January 12, 2022 at 6:00 PM
This training will provide marriage officiants a framework to better understand and prioritize their clients’ identities and experiences. This will improve officiants’ interactions with couples and their wedding guests, leaving all parties feeling more empowered and included. This webinar includes examples that depict a variety of scenarios in which unconscious bias may occur and its impact on connections. Registration required.
- Define unconscious bias and the many forms it can take.
- Increase awareness of your own perspective, and how that perspective might influence relationship building, the ceremony, and the couple’s and guests’ experience.
- Understand the impact that bias can have on interactions with couples and their guests.
- Learn how to proactively and reactively manage situations in which bias occurs.
- Connect with couples in a more respectful and inclusive manner.
Please complete the following prior to the January 12, 2022 webinar:
- Harvard Implicit Association Test (IAT). Participants should take at least one IAT. (Duration between 10-120 minutes, depending on how many IATs are completed.)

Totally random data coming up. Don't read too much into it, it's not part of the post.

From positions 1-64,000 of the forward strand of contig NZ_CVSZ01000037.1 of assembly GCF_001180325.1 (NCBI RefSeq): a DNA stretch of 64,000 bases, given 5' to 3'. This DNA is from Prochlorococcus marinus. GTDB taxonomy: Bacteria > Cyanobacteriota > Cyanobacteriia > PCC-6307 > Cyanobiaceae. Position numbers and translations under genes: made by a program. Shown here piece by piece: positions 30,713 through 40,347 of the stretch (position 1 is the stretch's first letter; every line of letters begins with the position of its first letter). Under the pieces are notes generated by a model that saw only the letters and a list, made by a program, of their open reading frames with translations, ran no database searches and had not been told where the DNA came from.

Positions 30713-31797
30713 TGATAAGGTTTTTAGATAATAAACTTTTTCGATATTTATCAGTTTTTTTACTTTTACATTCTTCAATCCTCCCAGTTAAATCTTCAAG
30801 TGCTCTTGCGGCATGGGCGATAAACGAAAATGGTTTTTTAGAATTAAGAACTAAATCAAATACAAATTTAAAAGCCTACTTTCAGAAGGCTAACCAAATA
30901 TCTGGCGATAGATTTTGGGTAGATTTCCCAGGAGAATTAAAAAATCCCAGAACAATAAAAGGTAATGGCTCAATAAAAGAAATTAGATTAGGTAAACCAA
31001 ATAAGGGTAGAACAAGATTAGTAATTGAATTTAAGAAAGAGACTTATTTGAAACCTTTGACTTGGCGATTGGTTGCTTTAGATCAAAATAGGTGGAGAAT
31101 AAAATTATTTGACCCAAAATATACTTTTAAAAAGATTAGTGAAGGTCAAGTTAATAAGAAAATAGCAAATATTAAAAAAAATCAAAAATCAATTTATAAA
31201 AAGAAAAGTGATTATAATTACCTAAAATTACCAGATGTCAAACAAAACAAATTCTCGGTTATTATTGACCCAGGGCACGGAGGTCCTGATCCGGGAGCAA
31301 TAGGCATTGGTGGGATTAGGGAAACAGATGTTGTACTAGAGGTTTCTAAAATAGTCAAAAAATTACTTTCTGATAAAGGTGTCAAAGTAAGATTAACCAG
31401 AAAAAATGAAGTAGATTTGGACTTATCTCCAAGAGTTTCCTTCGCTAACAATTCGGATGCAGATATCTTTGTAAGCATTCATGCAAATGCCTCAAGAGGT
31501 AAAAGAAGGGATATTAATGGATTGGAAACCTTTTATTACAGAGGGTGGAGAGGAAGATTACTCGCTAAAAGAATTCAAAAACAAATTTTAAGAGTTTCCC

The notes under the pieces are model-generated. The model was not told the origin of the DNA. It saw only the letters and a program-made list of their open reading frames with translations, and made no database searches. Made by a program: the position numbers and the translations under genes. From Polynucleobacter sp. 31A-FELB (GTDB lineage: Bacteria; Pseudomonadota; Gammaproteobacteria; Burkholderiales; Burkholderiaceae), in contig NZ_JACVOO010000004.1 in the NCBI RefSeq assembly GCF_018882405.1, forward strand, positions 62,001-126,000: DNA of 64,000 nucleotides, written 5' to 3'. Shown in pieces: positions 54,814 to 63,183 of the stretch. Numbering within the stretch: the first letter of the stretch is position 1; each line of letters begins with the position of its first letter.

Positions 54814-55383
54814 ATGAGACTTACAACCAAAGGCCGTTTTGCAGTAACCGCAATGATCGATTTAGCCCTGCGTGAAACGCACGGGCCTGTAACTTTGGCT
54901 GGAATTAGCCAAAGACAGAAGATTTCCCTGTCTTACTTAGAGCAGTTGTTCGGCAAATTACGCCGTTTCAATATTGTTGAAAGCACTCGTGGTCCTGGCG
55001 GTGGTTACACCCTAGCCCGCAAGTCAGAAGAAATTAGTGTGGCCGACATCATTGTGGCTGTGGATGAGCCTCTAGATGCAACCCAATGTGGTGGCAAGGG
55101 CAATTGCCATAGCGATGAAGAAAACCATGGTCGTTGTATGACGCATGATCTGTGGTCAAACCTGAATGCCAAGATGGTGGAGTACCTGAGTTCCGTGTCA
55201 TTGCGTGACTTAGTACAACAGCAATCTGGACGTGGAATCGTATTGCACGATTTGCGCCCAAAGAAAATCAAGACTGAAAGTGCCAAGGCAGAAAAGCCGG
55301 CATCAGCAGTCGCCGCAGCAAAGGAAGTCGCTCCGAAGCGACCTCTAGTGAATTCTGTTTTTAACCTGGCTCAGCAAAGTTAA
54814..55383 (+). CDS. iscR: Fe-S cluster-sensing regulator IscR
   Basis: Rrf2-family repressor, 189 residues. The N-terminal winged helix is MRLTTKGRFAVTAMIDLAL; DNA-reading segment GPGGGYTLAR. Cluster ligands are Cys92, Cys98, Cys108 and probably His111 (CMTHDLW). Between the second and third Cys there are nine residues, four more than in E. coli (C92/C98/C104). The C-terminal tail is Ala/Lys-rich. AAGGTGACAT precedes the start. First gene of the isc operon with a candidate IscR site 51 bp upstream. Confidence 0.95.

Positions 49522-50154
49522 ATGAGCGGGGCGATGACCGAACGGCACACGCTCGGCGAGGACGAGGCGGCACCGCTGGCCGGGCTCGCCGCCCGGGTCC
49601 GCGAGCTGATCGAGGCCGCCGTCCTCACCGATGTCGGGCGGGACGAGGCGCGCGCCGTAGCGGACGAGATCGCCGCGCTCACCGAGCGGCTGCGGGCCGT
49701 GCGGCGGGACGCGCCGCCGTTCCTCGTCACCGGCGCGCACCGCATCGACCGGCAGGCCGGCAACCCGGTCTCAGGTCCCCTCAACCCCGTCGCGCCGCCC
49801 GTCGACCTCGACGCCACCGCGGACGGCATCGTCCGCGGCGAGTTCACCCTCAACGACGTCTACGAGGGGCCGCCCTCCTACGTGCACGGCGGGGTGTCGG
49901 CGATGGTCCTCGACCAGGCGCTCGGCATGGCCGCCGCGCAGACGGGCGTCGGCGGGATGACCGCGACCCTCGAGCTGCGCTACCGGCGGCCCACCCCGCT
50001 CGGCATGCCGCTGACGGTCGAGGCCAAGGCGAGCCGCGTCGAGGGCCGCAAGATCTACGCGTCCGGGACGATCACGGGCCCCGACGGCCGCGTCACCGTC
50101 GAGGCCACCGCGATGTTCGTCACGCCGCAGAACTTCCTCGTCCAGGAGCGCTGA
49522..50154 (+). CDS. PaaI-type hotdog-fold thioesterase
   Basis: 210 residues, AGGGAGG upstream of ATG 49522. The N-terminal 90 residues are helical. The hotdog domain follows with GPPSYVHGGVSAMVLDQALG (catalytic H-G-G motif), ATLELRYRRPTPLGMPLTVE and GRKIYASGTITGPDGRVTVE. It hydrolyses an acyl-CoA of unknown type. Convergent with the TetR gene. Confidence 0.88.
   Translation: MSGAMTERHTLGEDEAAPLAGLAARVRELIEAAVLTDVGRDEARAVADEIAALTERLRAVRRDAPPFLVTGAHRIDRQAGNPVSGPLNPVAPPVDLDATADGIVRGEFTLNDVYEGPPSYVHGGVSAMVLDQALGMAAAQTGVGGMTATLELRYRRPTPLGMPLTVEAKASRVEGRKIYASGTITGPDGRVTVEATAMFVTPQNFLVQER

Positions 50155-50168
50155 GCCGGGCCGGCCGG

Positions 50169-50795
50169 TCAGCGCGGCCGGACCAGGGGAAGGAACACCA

- Verna Myers Tedx: How to Overcome our Biases? Walk Boldly Toward Them (Duration 18 minutes.)
We hope to offer an interactive follow-up training. We will survey participants to assess demand.
An email with a Zoom link will be sent to you approximately two days before the training. If you don’t see it, please check your spam. If you haven’t already, please add admin@JPus.com to your safe senders list. This article explains how.
Presenter: Karen DeMeola
Karen DeMeola is the Assistant Dean for Finance and Administration at the UConn School of Law and a past president of the Connecticut Bar Association. She received her undergraduate degree in psychology from UConn and her JD from UConn Law. After graduation from law school, Karen was a civil rights litigator whose practice focused primarily on employment discrimination, police brutality and housing discrimination. While at UConn Law, she has been an adjunct professor teaching Critical Identity Theory and Diversity, Equity, and Inclusion in the Legal Profession. Karen has provided training for not-for-profit and for-profit organizations, institutions of higher education, law firms, and other businesses on implicit bias, intersectionality, inclusive leadership, and diversity and inclusion more broadly.
Karen was the recipient of the Lawyers Collaborative for Diversity Edwin Archer Randolph Diversity Award; the CWEALF Maria Miller Stewart Award; the Connecticut Commission on Human Rights and Opportunities Constance Baker Motley Award for Business and Law; and the University of Connecticut Spirit Award.
- Exploring our own implicit bias article with activities
- JPus Managing Member’s statement on racial injustice
- The Justice of the Peace Association’s Code of Ethics and our Core Values